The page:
(The video is of me printing out the logo of my university newspaper. Our graphics guy gave it to me in vector format, so I could just take it to the printer without any fuss)

  • Did you see the fire in the last part of the video? It looks cool, but fire is bad. It can damage your material and leaves soot. You can twiddle with the settings to reduce fire but I don’t know how yet.
  • Even without fire the laser will burn and leave marks on your material. You may find the soot stains charming (I do), you may not. I hear people sand them off.
  • Your product will make you and your surroundings smell like a wood chipper for the rest of the day, so you may want to think twice about taking it back to work. My coworkers were not amused, at least!


2015-01-12 18.17.28Et voila, boxes! A few things went wrong with them. For one, the engraving on the Race for the Galaxy logo turned out far too blurry. I will probably need to clean up the gradient quite a bit for it to come out well.

For the other thing, the box fits so well that it’s hard to open when it’s all closed up! I had to file down the top lid to get it to open at all! With the top lid off, the box is far less solid and will need some glue to stick together.

Also, my measuring seems to have been off, because my sleeved cards don’t fit in the box!

So just like any maker, you take your designs back to the drawing board and readjust them. I find laser cutting is a lot like coding. You make your program/design the best you can and then hit compile/print and see what comes out. Then you start again.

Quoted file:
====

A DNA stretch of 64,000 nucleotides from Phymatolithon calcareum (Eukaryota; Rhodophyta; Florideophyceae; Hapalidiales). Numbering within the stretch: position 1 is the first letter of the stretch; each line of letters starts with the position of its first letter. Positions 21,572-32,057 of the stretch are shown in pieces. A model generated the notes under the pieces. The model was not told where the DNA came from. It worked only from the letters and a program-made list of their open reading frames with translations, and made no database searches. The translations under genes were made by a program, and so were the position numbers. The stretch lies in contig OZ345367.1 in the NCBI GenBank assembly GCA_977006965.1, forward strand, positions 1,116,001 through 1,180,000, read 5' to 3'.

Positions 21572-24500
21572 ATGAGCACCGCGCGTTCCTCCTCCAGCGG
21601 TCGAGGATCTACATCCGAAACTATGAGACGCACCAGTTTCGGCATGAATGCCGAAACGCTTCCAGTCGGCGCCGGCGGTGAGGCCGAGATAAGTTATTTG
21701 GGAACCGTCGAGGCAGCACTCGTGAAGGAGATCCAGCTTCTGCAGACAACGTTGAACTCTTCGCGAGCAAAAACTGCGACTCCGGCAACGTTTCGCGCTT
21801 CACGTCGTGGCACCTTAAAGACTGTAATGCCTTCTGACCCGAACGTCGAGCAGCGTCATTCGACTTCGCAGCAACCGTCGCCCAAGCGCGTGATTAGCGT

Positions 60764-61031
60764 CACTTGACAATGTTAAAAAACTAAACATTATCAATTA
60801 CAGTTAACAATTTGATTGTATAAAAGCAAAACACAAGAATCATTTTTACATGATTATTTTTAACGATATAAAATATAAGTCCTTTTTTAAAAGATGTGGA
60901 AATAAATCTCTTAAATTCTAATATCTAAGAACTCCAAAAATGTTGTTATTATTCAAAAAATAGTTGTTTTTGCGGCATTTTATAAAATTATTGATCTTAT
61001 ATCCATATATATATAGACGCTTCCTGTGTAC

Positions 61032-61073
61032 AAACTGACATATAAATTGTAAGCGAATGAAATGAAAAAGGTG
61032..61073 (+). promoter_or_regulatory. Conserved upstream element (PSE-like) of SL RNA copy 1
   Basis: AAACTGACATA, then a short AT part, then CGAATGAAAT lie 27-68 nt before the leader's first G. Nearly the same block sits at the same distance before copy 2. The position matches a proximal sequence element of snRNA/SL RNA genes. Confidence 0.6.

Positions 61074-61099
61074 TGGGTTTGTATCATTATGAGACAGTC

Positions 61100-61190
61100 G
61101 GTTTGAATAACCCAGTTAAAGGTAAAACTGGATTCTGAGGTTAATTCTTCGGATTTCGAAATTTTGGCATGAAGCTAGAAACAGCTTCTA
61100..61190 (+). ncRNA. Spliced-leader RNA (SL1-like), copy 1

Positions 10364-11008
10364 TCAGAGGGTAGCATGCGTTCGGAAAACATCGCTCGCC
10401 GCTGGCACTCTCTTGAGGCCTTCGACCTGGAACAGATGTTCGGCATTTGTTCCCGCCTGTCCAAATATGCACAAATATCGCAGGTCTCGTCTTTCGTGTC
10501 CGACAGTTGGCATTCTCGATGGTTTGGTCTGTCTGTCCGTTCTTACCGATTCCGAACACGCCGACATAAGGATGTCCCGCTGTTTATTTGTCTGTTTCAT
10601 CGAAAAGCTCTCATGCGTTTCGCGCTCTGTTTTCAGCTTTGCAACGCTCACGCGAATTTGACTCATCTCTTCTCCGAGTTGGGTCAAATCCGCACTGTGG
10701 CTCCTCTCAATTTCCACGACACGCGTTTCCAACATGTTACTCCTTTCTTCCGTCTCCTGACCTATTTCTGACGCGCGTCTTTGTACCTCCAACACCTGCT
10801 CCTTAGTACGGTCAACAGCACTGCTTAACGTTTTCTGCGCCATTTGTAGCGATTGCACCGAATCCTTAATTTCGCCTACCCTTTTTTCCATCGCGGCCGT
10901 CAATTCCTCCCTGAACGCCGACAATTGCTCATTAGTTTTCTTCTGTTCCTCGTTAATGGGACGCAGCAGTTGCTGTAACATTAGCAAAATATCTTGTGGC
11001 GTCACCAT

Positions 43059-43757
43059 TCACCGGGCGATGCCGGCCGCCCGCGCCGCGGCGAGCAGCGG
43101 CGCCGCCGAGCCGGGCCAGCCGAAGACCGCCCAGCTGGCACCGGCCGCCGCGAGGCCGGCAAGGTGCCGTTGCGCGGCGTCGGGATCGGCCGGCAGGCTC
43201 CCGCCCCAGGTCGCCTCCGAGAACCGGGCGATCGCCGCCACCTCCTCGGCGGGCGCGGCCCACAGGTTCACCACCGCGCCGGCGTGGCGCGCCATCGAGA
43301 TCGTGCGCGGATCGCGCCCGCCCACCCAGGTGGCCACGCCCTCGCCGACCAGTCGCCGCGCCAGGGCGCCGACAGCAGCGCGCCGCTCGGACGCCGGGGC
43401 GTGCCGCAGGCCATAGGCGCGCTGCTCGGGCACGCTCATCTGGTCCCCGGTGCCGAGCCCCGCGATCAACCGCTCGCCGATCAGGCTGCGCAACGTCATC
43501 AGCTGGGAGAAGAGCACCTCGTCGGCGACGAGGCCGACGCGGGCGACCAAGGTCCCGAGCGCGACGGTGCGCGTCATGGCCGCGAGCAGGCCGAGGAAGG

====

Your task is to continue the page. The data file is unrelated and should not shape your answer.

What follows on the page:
Interesting free designs

The great thing about the open source movement of Fablab is that no one has to invent the wheel all over again. There’s a ton of game-related designs that people have made available online for free. Here’s some stuff I have my eye on.

Designs I’m working on

So what will I use my newly minted laser cutting powers on? Well, because the wait for the laser cutter can be long and my vacation days are limited, I am working on several projects at the same time. This way I can run them all through the printer in one session and then take back my results for refining.

Project #1

A race for the Galaxy box & lid

Obviously the box up there is a sham unworthy of the best game in the world. Because we like to take our Race everywhere, I want a sturdy box and lid for it. Not unlike Broken Token’s Box for Humanity.

Project #2

Love letter box & lid with silk binder

Another game I love to take everywhere. Here I would like to make a lid with holes in it, so I can loop a silk cord through it and fasten the box in a hopefully romantic looking way.

Project #3

Castles of Mad King Ludwig

I’d love to make a box insert for Castles. The game itself is just an empty box without any inserts so there’s both room and neccessity!.



One thought on “Laser cutting

  1. This reminds me of a course we once had (at Industrial Engineering school) – where we had to make a set of coordinates & code a metal-cutting machine to “write” something. Such as
    DOWN 3
    MOVE (0,5)
    UP 3
    MOVE (1,5)
    DOWN 3
    MOVE (1,0)
    Would create something like
    | |
    (2 vertical lines of length 5, with 1 distance in between them)

    That was a fun 1-hour course :). Of course, the thing I made was lost almost instantaneously.